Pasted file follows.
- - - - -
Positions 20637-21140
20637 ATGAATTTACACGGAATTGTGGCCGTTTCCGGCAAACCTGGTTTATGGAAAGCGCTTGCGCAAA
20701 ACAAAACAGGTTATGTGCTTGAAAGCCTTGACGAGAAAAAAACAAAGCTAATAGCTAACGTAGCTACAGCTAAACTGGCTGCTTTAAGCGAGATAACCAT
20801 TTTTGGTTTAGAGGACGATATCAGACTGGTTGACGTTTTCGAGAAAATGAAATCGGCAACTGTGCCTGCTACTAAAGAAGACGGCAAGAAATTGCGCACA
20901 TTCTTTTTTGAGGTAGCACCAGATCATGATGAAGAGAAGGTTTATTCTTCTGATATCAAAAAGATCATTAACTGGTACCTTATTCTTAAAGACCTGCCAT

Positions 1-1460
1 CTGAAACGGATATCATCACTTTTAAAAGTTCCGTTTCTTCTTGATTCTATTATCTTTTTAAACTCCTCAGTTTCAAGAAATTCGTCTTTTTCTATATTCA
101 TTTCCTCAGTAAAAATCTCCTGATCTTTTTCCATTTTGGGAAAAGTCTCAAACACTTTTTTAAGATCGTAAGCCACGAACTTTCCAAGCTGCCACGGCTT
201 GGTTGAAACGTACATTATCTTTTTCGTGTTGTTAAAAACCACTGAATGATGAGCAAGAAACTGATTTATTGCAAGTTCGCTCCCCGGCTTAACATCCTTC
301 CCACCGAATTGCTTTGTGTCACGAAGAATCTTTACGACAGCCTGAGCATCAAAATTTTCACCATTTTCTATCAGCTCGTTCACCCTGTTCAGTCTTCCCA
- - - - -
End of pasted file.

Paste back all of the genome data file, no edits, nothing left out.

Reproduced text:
Positions 20637-21140
20637 ATGAATTTACACGGAATTGTGGCCGTTTCCGGCAAACCTGGTTTATGGAAAGCGCTTGCGCAAA
20701 ACAAAACAGGTTATGTGCTTGAAAGCCTTGACGAGAAAAAAACAAAGCTAATAGCTAACGTAGCTACAGCTAAACTGGCTGCTTTAAGCGAGATAACCAT
20801 TTTTGGTTTAGAGGACGATATCAGACTGGTTGACGTTTTCGAGAAAATGAAATCGGCAACTGTGCCTGCTACTAAAGAAGACGGCAAGAAATTGCGCACA
20901 TTCTTTTTTGAGGTAGCACCAGATCATGATGAAGAGAAGGTTTATTCTTCTGATATCAAAAAGATCATTAACTGGTACCTTATTCTTAAAGACCTGCCAT

Positions 1-1460
1 CTGAAACGGATATCATCACTTTTAAAAGTTCCGTTTCTTCTTGATTCTATTATCTTTTTAAACTCCTCAGTTTCAAGAAATTCGTCTTTTTCTATATTCA
101 TTTCCTCAGTAAAAATCTCCTGATCTTTTTCCATTTTGGGAAAAGTCTCAAACACTTTTTTAAGATCGTAAGCCACGAACTTTCCAAGCTGCCACGGCTT
201 GGTTGAAACGTACATTATCTTTTTCGTGTTGTTAAAAACCACTGAATGATGAGCAAGAAACTGATTTATTGCAAGTTCGCTCCCCGGCTTAACATCCTTC
301 CCACCGAATTGCTTTGTGTCACGAAGAATCTTTACGACAGCCTGAGCATCAAAATTTTCACCATTTTCTATCAGCTCGTTCACCCTGTTCAGTCTTCCCA